Yesterday morning I followed Joel around the house as he was getting ready for work half-jokingly, half-EXTREMELY SERIOUSLY begging him not to go. Please stay, I begged. Please help me.
You see, that morning I was hit by a bus. Not literally, of course, but the feeling was so close to the real deal that I questioned if I had actually sleep-walked right out into the middle of a busy intersection at the exact moment a mean, crazy, bad-mooded man had hijacked the biggest bus he could find and ran it straight over me. Just for fun.
Let me set the scene.
We had just returned from a weekend away. We started the trip just as light was beginning to appear at the end of a very dark tunnel; I had spent the previous two days getting hammered by the nastiest flu known to mankind which left me pinned to the bed, sweating and delirious. This coincided with me having to look after a small baby all day and all night, one who had suddenly decided that night-time was not for sleeping so woke at 12:30 am, 2:30 am, 3:30 am, 5:30 am, etc etc and me tending to her because Joel was also getting hammered, although not by the flu – by work.
So, the weekend began with me having no more than three hours of broken sleep three nights in a row, and the horrible weak feeling you get post-sickness. But still I remained positive. It’s fine, I said to myself. Everything will be fine. Once we get there, we can relax. We can take it easy. Everything will be better once we get away.
Well, everything was NOT fine, friends. Everything was NOT better once we got away.
Because a sleep deprived baby and an even more sleep deprived mother is a sure recipe for disaster, especially when the sleep-deprived baby does not like to sleep anywhere except her own bed. Quite an unfortunate realization given we were miles from her bed and would not be returning to it for two days.
To cut a long story short, it ended in tears. And what made it worse is that we were holidaying with another couple, who were childless. They had one cooking, at least, but still were a long way from experiencing the world-changing experience having a baby rockets you into. So I felt bad for them. They were thrown into the insides of a relationship under serious pressure. A relationship where I was breaking down and taking out all my exhaustion and frustration on Joel – his freedom, his casualness, his naivety on what Life With A Baby really entails.
To Joel’s credit, he’s an incredibly supportive partner. He’s very sensitive to my needs, he always offers to help, he tries very, very hard. But the difference is, my every waking thought revolves around Ella and every activity we embark on needs to be assessed – when she’s going to need to be fed, when she’s likely to start getting tired, how to time a trip out anywhere based on her needs, how to stop her taking little naps so she can rather have big, solid sleeps, how to minimize the damage caused by her being over-tired, what to bring on a car trip to distract her from crying, what she’ll need to be dressed in given the weather, etc, etc. The list is long and very boring.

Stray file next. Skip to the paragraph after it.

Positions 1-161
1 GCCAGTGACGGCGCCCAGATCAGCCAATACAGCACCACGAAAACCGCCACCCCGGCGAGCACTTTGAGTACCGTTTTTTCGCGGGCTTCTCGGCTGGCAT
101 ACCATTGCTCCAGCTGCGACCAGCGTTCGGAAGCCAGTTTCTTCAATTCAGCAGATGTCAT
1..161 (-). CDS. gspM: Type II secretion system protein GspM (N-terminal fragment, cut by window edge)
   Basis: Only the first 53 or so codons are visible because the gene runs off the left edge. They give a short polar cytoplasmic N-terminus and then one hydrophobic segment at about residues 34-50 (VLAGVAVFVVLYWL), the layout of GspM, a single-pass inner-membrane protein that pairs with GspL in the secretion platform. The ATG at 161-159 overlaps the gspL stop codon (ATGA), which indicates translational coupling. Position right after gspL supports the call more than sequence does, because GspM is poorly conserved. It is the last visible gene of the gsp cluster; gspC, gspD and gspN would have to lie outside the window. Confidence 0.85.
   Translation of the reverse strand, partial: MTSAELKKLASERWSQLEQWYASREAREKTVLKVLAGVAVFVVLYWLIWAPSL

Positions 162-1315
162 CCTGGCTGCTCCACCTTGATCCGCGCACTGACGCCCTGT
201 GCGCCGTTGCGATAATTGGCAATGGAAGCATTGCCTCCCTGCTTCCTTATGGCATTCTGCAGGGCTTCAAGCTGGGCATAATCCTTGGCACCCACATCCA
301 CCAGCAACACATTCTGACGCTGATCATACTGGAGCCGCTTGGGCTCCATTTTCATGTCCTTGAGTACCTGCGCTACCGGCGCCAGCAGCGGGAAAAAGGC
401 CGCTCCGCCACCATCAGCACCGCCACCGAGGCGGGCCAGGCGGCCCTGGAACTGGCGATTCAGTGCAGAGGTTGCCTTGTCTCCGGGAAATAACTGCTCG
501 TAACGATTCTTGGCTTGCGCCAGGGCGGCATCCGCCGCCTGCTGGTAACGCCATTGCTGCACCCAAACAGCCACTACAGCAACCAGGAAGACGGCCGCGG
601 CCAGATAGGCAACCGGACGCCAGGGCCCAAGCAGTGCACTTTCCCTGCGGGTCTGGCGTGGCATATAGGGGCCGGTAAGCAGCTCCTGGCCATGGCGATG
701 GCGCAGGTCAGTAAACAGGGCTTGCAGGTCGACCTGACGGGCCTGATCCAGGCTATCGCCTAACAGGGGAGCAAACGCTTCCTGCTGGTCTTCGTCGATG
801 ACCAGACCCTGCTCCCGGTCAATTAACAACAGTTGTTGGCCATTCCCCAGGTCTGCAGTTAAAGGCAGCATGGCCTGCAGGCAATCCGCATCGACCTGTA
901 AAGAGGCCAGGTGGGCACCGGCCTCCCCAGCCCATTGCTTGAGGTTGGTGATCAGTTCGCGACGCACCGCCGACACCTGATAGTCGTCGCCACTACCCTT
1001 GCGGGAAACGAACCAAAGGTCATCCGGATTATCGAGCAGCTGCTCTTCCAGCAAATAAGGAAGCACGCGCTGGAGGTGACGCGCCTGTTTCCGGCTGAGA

And I’ve come to the belief that these thoughts are those of a mother’s only. Maybe I am stereotyping, but it just seems to be how we are programmed.
Because what happens when I don’t have these thoughts, and just go with the flow, like dads often do, is that I end up dealing with a thrashing, screaming, over-tired, unhappy baby in my arms who just gets worse and worse as the days goes on. It’s horrible and it’s a scene I try to avoid at all costs.
However, on the weekend, this scene did play out. I was pacing the hot, windy beach with a SCREAMING baby in my arms while Joel was out surfing with his friend.
The girls on the beach with baby. The boys out surfing.
I did not one little bit like this picture.
To be fair, when Joel left, we were all as happy as can be. My little beach girl was enjoying her holiday.
However, she very quickly turned and I was too sick and tired to cope with it.
This friend, who was pacing the beach right alongside me, was a God-send. I had only met her for the first time the day before. But she was there, bearing the full brunt of my frustration and I did what I swore I would never do to an expectant mother: I offloaded my experience of Motherhood onto her as if it was gospel.
And solely the negative side of it.
In an over-tired rant-like fashion.
My GOD it’s hard. It’s BLOODY hard and don’t let anyone ever tell you otherwise. And these men! They traipse around like nothing changes but EVERYTHING ABSOLUTELY CHANGES. But who does it change for? US! It bloody well ONLY CHANGES FOR US WOMEN!
*More crying from Ella. My voice adjusts so my new friend can hear me over the howling*
CAN I JUST SAY, ENJOY IT NOW, THESE LAST MONTHS OF FREEDOM. BECAUSE THESE BABIES, THEY REQUIRE EVERYTHING OF YOU. Like, your SOUL. And they don’t care if you don’t have no soul left to give. You just have to suck it up and give some more. More, more, more. GIVE, GIVE, GIVE. JUST KEEP IT COMING.
By God, Joel is going to get it when he gets out of that water. I am officially wrecking his weekend. No more nice Rachel. No siree. HE IS GOING DOWN.
And this poor friend scurried along beside me, trying as best she could to help. And to understand.
The scene was not pretty when Joel did, indeed, get out of the water. And once it was over, I looked at my new friend and apologized to her for having to witness it. She just looked at Ella and smiled.
“So little, but so big”, she said. And I smiled back. “Yes, exactly”, I said. “That’s exactly it”.
We all returned home, battered and bruised, but alive.
Hit by buses, but still breathing.
And now I need a little rest.
So little but so big.